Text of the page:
Roatán Museum. Well worth a visit is the tiny museum, which has been called one of the best small museums in Central America. The facility, at Anthony's Key Resort, displays archaeological discoveries from Roatán and the rest of the Bay Islands. Anthony's Key Resort Admission charged.
West End. One of the most popular destinations for budget travelers, West End offers idyllic beaches stretching as far as the eye can see. One of the loveliest spots is Half Moon Bay, a crescent of brilliant white sand. A huge number of dive shops offer incredibly low-price diving courses. West End.
At the cruise ship dock in Coxen Hole you can find craft vendors, who set up shop outside the cruise-terminal gates; a small number of souvenir shops are scattered around the center of Coxen Hole, a short walk from the docks. Few of the souvenirs for sale here-or anywhere else on the island for that matter-were actually made in Roatán; most come from mainland Honduras. The new cruise-ship dock in Mahogany Bay has a shopping area as well. If you get as far as West End, there are a variety of souvenir and craft sellers in small shops lining the main sand road that runs parallel to the beach.
Beaches. You almost can't go wrong with any of Roatán's white-sand beaches. Even those adjacent to populated areas manage to stay clean and uncluttered, thanks to efforts of residents. Water is rougher for swimming on the less-protected north side of the island.
Half Moon Bay, Roatán's most popular beach, is also one of its prettiest. Coconut palms and foliage come up to the crescent shoreline. The beach lies just outside the tourist-friendly West End. Crystal-clear waters offer abundant visibility for snorkeling.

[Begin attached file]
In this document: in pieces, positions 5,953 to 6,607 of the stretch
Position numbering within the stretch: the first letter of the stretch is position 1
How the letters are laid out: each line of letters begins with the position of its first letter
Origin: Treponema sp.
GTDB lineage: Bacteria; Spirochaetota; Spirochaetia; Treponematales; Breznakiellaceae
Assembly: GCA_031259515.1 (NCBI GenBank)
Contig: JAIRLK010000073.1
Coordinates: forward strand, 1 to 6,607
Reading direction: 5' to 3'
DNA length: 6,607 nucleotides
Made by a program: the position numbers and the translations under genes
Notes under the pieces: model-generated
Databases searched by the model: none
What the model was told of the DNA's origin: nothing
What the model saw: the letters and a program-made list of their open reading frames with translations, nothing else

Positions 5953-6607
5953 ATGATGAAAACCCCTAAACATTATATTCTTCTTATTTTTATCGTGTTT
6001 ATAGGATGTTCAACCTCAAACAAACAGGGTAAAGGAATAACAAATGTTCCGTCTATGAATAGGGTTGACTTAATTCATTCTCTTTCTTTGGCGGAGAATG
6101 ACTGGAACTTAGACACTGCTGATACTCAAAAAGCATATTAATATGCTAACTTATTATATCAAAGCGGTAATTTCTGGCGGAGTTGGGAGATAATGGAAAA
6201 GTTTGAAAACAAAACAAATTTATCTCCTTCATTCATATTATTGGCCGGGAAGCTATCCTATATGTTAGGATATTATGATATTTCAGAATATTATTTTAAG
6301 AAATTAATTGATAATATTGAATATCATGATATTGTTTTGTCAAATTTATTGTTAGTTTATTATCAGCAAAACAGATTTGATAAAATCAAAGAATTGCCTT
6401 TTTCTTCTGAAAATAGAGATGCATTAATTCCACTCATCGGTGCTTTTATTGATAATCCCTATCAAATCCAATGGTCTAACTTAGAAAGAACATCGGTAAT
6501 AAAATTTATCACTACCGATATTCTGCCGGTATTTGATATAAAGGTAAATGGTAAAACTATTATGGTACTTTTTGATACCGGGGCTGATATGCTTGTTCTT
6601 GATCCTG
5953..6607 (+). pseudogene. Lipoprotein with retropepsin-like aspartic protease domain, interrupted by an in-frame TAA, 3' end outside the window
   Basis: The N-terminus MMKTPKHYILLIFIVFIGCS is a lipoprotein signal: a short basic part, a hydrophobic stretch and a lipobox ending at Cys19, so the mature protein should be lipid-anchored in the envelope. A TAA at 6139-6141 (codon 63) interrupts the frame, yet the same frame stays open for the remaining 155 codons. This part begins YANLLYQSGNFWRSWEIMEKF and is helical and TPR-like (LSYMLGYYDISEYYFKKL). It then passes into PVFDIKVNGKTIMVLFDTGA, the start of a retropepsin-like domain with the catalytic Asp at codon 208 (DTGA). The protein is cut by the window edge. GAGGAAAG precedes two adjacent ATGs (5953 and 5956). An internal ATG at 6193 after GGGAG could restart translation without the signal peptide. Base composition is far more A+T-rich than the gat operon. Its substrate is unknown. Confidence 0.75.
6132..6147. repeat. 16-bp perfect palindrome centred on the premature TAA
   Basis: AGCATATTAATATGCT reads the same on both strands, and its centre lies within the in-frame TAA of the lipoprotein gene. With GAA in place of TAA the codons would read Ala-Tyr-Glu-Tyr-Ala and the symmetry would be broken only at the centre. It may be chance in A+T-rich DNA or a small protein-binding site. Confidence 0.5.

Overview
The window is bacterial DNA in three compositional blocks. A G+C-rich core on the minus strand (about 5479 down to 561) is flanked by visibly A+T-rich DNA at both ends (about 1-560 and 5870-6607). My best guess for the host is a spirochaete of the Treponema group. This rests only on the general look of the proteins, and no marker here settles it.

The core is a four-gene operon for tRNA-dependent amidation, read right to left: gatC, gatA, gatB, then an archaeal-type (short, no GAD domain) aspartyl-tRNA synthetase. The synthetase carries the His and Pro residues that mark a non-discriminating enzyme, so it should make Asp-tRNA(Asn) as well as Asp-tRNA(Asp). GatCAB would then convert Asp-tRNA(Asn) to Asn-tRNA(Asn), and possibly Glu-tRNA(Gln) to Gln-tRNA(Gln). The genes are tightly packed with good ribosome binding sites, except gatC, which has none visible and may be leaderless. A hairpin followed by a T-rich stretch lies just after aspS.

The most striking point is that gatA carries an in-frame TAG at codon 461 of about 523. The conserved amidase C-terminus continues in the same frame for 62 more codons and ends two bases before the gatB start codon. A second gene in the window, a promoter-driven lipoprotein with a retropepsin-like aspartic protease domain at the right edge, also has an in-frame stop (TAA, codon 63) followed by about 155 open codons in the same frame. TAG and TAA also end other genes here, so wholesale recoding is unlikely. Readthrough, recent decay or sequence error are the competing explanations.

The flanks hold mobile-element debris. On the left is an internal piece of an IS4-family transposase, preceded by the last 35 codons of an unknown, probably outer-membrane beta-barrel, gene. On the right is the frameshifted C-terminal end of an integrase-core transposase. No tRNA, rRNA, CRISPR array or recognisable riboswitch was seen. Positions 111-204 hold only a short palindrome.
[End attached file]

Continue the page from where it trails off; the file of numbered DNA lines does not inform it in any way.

Roatán is famous for the picturesque West Bay Beach. It's a de rigueur listing on every shore-excursions list. Once there, you can lounge on the beach or snorkel; on cruise days, most ships offer an excursion to nearby Gumba Limba Park, which offeres close encounters with monkeys and birds, as well as canopy zip-line tours and other activities; to visit on a cruise-ship day, passengers must purchase an excursion from their ship that includes the park.
Diving and Snorkeling. Most of the activity on Roatán centers on scuba diving and snorkeling, as well as the newest sensation, snuba, a cross between the two, whereby your mask is connected to an air tube above. Warm water, great visibility, and thousands of colorful fish make the island a popular destination. Add to this a good chance of seeing a whale shark, and you'll realize why so many people head here each year. Dive sites cluster off the island's western and southern coasts. Competition among the dive shops is fierce in West End, so check out a few. When shopping around, ask about class size (eight is the maximum), the condition of the diving equipment, and the safety equipment on the dive boat.
Fishing. Roatán has traditionally had a sea-based economy, and many of the small towns and villages look better from the vantage point of a boat.